Refunds are not offered for this webinar, however, all participants will receive a download link for the webinar once it is complete.

*Disclosure: The Professor Is In receives a small percentage of revenue for promoting the event.

 

Friday June 5, 2 PM EST

 $50

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FREE Negotiating Webinar – NEW DATE

Negotiating Your Tenure Track Job

THIS IS A REPEAT DATE FOR THOSE WHO COULDN’T LOG IN ON THURSDAY, AND/OR FOR ANYONE ELSE WHO WANTS TO COME.

The rescinded offer is unfortunately more common than ever, and it is imperative that candidates understand when and how to appropriately negotiate a tenure track job offer. Negotiating IS still standard and expected for the vast majority of all tenure track offers, but it takes skill to do it correctly, asking for all you can while retaining good relations with the department.

This webinar breaks down the stages of the tenure track offer negotiation process, explains the things that can and can’t be negotiated at different ranks and types of institutions, and provides examples of successful negotiating language as well as common negotiating errors and pitfalls.

Negotiating points we’ll examine include salary, teaching release, moving expenses, start-up funds, conference and travel funding, research leave/junior sabbatical, summer salary, and the spousal hire.

We’ll discuss how to evaluate the culture and expectations of the institution and calibrate requests to the institutional context. We will dispassionately examine the phenomenon of the rescinded offer.  I’ll give examples from successful and unsuccessful recent negotiations that I’ve worked on through my Negotiating Assistance service.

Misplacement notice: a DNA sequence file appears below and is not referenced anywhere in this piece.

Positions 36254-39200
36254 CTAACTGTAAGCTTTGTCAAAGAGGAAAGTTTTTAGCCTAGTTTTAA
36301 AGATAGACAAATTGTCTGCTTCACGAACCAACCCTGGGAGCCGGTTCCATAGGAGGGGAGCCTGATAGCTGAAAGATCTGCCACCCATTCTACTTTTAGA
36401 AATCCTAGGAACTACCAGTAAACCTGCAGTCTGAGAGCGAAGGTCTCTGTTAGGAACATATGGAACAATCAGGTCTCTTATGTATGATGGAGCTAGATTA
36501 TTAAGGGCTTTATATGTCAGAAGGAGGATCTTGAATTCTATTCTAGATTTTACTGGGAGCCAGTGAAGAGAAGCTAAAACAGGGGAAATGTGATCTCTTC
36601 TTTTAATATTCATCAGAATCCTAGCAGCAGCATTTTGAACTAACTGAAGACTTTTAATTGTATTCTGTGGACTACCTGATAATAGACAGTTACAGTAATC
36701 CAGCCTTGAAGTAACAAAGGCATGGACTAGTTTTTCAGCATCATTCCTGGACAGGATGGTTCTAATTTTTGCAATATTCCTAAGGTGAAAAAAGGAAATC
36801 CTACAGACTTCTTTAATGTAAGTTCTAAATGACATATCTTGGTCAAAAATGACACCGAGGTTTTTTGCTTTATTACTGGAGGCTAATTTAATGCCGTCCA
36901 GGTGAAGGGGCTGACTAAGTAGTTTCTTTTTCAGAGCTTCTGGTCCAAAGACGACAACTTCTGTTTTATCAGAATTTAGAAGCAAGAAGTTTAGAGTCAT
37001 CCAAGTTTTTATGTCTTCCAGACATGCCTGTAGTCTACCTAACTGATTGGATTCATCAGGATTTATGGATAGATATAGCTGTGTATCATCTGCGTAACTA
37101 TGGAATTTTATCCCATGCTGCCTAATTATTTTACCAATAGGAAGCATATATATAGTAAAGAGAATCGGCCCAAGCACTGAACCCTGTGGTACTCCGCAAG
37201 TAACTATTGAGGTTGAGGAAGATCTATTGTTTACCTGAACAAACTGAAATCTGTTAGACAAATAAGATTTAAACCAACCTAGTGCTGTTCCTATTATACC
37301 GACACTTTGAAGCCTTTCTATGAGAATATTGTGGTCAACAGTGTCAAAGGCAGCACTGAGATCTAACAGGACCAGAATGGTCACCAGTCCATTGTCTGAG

And we’ll consider special challenges for women and people from communities historically marginalized in the academy.

Includes 15 minutes of Q and A.

A free download of the event will be available for one week after the date.

All participants also get a $100 discount on live Negotiating Assistance.

This Webinar is scheduled for SUNDAY 12/20 at 6 PM EST/23:00 GMT

FREE!!!

After completing payment by clicking below, you will be redirected to the dedicated Go-To-Meeting Webinar Registration page, where you will fill out a registration form and be given instructions and an access code to sign in on your chosen day. 

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Learn to Code: Basic HTML and CSS with Adeline Koh and Melissa Mott

$125
Monday, July 13. 2-4pm EST

You’ve heard this so many times: learning to code is one of the most desirable skills for your CV, whether you remain in academia or go elsewhere. But many find the idea of coding intimidating. Beginners often complain that the many free coding tutorials available online difficult to follow: there is no instructor available to answer questions, or classmates to ask questions. It’s increasingly shown that learning to code is often most effective when you learn in a community, rather than as an individual.This webinar is a two-hour workshop that will get your feet wet learning to code with an instructor and a community. Together, participants will take the “Hour of Code” HTML and CSS Khanacademy challenge. HTML and CSS are the building blocks of the Internet. They render how you view every element of a web page and are coding fundamentals. Participants will take the Hour of Code challenge over the two hour block in this workshop, and Adeline Koh and Melissa Mott (former digital humanities intern) will be available to answer all troubleshooting and questions. The class will also have a shared forum to share ideas and concerns that emerge as we work on the Hour of Code. Skills covered in the course will include: 1) HTML tags, HTML tags, inserting images with HTML and some CSS basics. By the end of the workshop you should have coded your own greeting card.